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‘Extraordinary’ Arizona legislative session witnesses pro-life victories
Ron Johnson speaks with Sen. Dean Martin on Feb. 1 in front of the state capitol.
Ron Johnson speaks with Sen. Dean Martin on Feb. 1 in front of the state capitol.

.- The Arizona Catholic Conference says the latest state legislature session was “truly extraordinary” and possibly the most pro-life session in Arizona history. Abortion restrictions were passed while tax credits for student vouchers and non-profits were preserved or expanded. Further, a weighty anti-immigrant bill went down in defeat.

Characterizing the legislative session, which ended July 1, as “one of the most unusual and bitter legislative sessions in memory,” Ron Johnson of the Arizona Catholic Conference (ACC) listed legislative achievements in a “wrap-up” announcement.

Johnson said the ACC was “especially grateful” that Governor Jan Brewer signed into law the Abortion Consent Bill, which requires informed consent and a 24-hour waiting period before abortions, tightens parental consent requirements. The new laws also specify that non-physicians cannot perform surgical abortions and they provide conscience protections for health care workers and pharmacists.

According to Johnson, the provisions barring non-physicians from performing abortions were added because new information showed that nurse practitioners performed more abortions than previously thought.

A state ban on partial-birth abortions was also enacted, while an end-of-life measure preserves food and fluids for certain patients with guardians.

Further, the ACC initiated a bill to help streamline charitable tax credits for non-profits who help low-income people and the disadvantaged. The ACC said this would help faith-based charities and crisis pregnancy centers during a time of increased need and shrinking resources.

The ACC claimed “enormous” victories in the area of school choice.

The first victory claimed by the ACC was the passing of a tuition tax credit for corporations. The credit targets low and moderate income students who are entering kindergarten or want to switch from public to private schools.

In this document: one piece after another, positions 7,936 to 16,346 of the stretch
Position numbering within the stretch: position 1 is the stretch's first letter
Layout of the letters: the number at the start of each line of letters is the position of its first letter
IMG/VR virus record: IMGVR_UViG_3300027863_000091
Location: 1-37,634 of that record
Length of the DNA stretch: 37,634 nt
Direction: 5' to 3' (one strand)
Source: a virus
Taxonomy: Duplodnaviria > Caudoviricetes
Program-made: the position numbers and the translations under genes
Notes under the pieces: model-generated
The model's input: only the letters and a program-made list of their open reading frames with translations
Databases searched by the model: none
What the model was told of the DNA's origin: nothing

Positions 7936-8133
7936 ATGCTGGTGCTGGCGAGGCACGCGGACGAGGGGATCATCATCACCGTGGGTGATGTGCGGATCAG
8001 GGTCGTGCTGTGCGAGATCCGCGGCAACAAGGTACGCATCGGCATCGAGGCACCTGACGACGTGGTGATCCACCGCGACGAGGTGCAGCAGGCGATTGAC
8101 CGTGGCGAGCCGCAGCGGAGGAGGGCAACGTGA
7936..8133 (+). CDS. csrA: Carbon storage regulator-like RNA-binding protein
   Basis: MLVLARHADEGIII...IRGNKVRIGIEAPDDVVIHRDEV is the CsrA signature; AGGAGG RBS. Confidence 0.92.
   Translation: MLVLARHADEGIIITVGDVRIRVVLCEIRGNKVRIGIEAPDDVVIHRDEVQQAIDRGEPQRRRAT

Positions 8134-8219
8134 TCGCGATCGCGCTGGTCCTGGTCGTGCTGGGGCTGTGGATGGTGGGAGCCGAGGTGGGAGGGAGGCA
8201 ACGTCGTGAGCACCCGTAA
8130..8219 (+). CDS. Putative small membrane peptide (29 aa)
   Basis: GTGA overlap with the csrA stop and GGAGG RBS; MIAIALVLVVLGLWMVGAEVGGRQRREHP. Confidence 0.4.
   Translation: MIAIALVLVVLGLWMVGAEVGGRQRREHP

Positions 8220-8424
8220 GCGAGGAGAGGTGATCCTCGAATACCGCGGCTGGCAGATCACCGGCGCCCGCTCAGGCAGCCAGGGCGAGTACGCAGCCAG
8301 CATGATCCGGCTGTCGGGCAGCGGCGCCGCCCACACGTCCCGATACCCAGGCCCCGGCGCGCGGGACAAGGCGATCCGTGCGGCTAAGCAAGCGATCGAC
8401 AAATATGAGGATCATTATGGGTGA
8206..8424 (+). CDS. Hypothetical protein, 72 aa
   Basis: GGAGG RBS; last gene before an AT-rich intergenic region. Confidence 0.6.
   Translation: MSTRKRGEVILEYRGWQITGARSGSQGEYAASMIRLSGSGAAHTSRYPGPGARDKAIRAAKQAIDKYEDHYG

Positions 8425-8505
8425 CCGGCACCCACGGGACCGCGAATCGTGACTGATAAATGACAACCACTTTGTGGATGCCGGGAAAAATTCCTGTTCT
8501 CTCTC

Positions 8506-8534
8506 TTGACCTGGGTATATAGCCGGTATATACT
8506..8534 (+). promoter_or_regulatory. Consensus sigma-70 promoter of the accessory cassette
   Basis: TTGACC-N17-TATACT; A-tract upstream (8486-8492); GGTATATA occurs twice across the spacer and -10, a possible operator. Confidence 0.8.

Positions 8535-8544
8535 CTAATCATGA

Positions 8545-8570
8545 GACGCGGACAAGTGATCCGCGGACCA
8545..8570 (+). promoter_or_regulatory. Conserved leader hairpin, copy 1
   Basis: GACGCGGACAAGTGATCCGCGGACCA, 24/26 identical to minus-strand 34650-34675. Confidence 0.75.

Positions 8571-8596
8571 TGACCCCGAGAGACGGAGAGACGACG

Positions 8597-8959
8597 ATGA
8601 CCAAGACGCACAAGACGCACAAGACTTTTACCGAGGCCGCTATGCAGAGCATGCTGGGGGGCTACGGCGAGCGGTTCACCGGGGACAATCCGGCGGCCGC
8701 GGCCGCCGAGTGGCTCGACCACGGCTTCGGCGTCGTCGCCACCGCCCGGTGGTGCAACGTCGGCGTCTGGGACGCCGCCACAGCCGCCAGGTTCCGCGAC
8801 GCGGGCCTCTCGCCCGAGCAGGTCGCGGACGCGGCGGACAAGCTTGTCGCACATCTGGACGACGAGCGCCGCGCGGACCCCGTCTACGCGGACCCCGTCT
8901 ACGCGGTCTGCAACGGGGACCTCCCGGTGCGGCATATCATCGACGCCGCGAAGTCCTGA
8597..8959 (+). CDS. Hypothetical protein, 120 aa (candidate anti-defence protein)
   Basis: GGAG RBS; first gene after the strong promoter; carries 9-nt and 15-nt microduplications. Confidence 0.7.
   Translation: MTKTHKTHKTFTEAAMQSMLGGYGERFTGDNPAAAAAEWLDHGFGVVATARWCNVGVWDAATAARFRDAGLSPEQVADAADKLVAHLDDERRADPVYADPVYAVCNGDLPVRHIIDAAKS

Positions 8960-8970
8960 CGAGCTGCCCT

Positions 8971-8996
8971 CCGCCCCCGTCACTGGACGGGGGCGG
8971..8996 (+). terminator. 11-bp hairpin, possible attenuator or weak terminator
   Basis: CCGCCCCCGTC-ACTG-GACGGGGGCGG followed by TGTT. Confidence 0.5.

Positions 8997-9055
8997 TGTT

Gov. Jan Brewer also called a special session was called to help foster students and disabled students who would have lost their school vouchers at the end of the school year because of a state Supreme Court decision.

Immigration issues were also considered in the state legislature. One bill would have made it a crime for illegal immigrants to seek employment or solicit work on their own in yard work or tree cutting.

The most attention-getting bill would have compelled local police to enforce federal immigration law above others. It also would have established a felony crime of trespass for all those not legally in the country.

The ACC opposed the bill, as did various chiefs of police. The police chiefs argued the bill would take away resources from more serious crimes and would chill the desires of crime victims and witnesses to step forward.
Both immigration bills failed, but are expected to return next year.

“The ACC is grateful to all of the people and groups it has worked with over the course of this session that have made our efforts successful. In particular, there are certain legislators that deserve special praise such as Rep. Nancy Barto and Sen. Linda Gray who have championed the pro-life and conscience measures through their respective chambers,” the ACC said.

State Rep. Steve Yarbrough and State Sen. John Huppenthal were praised as “outstanding leaders” on school choice and the charitable tax credit, while Sen. Amanda Aguirre was specially acknowledged for providing a decisive vote on charitable tax credit.

“The ACC is grateful to all of the people who supported our efforts through prayers and e-mails this session,” Johnson said.


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July 23, 2014

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Mt 13:1-9

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